Today we are going old school. I ran across this sword not too long ago, and thought it was another great example of classic medieval sword design. Much like the Black Italian Bastard Sword I blogged about a while back. Except that this sword is fairly simple. No gimmicks, no fancy ironwork, just a great sword.
I think I like this sword for same reasons as the Italian Bastard Sword. It is a simple, straightforward and strong design. Aesthetically, I do not find it as pleasing as the Italian bastard sword is. Perhaps because in straight swords, I tend prefer blades whose width does not change drastically from hilt to tip. In this sword, there is quite a large difference. however what it lacks in aesthetics, it makes up for in simplicity, functionality and contrast.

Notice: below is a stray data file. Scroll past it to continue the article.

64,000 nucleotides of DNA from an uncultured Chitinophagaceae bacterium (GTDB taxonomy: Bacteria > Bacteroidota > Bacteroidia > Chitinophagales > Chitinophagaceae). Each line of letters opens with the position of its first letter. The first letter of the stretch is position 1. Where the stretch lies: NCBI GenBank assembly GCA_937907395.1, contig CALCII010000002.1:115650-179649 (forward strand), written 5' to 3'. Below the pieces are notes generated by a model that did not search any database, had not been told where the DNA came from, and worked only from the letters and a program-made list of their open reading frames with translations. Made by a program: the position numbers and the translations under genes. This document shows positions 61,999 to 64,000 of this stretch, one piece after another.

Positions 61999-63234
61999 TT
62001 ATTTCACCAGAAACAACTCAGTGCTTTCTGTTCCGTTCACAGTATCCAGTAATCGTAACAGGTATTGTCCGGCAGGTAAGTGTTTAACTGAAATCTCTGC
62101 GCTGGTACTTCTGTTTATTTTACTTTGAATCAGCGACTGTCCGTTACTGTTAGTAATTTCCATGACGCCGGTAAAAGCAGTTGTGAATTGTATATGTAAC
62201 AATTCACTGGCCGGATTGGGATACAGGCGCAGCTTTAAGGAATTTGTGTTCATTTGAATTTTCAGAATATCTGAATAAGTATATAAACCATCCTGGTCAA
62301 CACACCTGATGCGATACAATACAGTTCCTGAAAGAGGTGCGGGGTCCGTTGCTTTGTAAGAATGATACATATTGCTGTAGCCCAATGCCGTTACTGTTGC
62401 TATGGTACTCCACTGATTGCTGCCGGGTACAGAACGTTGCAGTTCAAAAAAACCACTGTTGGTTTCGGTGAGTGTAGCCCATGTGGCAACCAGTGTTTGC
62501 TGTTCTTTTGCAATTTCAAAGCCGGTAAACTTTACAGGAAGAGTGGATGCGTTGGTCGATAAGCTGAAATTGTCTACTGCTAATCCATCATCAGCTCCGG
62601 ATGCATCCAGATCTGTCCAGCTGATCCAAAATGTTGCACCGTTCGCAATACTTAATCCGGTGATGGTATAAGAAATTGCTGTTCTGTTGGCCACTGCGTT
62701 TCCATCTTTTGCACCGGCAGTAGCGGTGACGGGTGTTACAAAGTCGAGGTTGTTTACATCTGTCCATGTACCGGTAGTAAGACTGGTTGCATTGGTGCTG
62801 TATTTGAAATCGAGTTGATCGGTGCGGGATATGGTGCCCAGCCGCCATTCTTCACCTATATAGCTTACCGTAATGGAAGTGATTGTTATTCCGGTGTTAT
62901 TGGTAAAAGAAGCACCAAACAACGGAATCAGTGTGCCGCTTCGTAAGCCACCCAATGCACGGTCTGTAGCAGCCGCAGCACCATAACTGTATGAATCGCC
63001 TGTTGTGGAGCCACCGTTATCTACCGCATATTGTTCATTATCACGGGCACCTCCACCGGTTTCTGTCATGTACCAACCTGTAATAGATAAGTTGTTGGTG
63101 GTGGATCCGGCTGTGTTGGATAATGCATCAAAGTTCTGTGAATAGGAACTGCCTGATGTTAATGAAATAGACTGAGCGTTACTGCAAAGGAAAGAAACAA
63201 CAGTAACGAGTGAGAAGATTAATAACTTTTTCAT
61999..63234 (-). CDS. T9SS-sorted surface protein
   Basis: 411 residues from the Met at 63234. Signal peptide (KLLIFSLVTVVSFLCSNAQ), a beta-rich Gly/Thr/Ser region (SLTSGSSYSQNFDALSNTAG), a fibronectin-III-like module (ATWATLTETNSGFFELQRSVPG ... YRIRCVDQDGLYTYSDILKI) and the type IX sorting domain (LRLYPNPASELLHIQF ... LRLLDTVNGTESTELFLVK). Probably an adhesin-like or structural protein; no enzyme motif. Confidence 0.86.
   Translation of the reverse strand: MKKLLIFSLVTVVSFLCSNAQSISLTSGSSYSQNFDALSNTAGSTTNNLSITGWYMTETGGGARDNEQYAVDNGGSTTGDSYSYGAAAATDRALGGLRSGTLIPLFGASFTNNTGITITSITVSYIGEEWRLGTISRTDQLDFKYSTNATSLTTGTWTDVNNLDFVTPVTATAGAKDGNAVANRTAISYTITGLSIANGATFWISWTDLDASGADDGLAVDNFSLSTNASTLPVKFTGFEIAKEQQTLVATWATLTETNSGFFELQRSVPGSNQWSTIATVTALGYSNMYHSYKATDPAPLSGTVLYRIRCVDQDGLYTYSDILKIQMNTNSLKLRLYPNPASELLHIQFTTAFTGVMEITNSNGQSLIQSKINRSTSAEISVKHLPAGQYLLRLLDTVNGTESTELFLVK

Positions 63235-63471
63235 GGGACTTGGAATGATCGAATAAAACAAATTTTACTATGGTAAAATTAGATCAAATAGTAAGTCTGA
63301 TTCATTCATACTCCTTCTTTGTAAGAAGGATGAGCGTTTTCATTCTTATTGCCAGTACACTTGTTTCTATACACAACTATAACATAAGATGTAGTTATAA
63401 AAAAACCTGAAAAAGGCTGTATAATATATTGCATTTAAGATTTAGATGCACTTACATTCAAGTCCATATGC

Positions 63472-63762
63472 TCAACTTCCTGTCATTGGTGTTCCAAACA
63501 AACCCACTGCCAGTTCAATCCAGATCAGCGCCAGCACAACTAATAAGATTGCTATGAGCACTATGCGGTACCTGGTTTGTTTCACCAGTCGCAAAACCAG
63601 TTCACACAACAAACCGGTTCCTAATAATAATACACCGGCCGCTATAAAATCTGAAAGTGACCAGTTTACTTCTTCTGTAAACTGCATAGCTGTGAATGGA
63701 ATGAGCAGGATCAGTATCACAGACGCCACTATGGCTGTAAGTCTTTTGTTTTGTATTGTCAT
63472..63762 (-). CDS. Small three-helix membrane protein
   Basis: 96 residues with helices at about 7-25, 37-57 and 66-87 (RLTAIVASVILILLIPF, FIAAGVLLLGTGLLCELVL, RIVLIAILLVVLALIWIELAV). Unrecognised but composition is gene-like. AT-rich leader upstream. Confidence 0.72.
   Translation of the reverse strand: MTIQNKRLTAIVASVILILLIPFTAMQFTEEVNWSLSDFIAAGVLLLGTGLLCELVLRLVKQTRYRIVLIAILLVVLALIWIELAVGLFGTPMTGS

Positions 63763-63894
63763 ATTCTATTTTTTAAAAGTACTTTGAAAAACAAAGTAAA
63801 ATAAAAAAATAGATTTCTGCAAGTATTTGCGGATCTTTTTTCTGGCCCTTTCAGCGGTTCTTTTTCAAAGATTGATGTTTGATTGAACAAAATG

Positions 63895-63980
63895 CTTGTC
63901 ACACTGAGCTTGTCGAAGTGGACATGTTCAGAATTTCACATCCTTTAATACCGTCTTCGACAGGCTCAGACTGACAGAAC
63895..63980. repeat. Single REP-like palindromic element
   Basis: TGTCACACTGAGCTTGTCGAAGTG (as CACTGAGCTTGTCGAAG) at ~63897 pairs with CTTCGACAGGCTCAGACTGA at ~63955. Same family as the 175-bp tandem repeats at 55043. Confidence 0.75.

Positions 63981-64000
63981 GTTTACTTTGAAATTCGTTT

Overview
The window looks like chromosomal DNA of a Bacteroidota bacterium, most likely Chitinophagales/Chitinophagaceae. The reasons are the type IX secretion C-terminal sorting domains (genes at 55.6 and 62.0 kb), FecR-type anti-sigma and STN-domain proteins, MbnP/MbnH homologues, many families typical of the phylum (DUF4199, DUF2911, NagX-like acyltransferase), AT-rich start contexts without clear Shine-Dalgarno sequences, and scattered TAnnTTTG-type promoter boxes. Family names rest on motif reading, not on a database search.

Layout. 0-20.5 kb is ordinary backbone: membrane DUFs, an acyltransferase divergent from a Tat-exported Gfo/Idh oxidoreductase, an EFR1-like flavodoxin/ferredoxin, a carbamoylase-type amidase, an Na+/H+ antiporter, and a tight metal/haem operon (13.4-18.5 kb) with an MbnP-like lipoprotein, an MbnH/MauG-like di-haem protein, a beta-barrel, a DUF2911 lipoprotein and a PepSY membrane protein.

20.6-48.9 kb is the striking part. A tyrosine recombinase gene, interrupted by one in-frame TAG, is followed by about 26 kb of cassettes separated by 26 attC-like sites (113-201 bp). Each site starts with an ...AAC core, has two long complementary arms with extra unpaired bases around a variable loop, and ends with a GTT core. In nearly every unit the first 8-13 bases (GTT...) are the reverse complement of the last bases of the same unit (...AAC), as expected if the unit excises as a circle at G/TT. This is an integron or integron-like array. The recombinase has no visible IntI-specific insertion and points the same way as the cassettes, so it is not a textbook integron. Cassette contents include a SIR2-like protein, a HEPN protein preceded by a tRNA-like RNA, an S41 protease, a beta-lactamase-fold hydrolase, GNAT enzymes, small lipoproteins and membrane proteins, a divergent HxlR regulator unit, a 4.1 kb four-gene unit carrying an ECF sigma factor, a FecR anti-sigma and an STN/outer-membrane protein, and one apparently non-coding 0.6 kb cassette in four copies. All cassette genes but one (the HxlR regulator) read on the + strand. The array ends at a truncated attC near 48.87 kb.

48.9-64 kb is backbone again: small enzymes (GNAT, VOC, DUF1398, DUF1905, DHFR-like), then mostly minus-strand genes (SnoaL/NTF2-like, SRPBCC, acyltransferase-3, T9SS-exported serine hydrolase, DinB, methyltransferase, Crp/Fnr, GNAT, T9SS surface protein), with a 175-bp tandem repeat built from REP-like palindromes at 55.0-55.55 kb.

The blade is of a standard tapered design. Not one of my favorites, but in this case, not too bad. A prominent fuller runs almost the entire length of the dark Damascus steel blade, both to increase stiffness and reduce weight. The cross guard is a simple polished bar. Barring my personal issues with the change in width of the blade, it is, overall a great blade.
The grip is wrapped in black leather, interwoven with black leather strips, I’m betting more to improve traction, and non-slip qualities than for any aesthetic purposes, although it does look quite good. And it is all capped of by a simple polished round pommel.
Simplicity and functionality at it’s best. And even though from a visual standpoint, the Damascus steel blade is a big plus in my book, the fact that it is simply a strong and versatile sword steel makes it more of a functional improvement, than an design one.
This would be for the knight who wanted a sword that just worked. That could be depended upon. And you really couldn’t go wrong with this.
Sir William Marshall Damascus Steel Sword – [Medieval Weapon Art]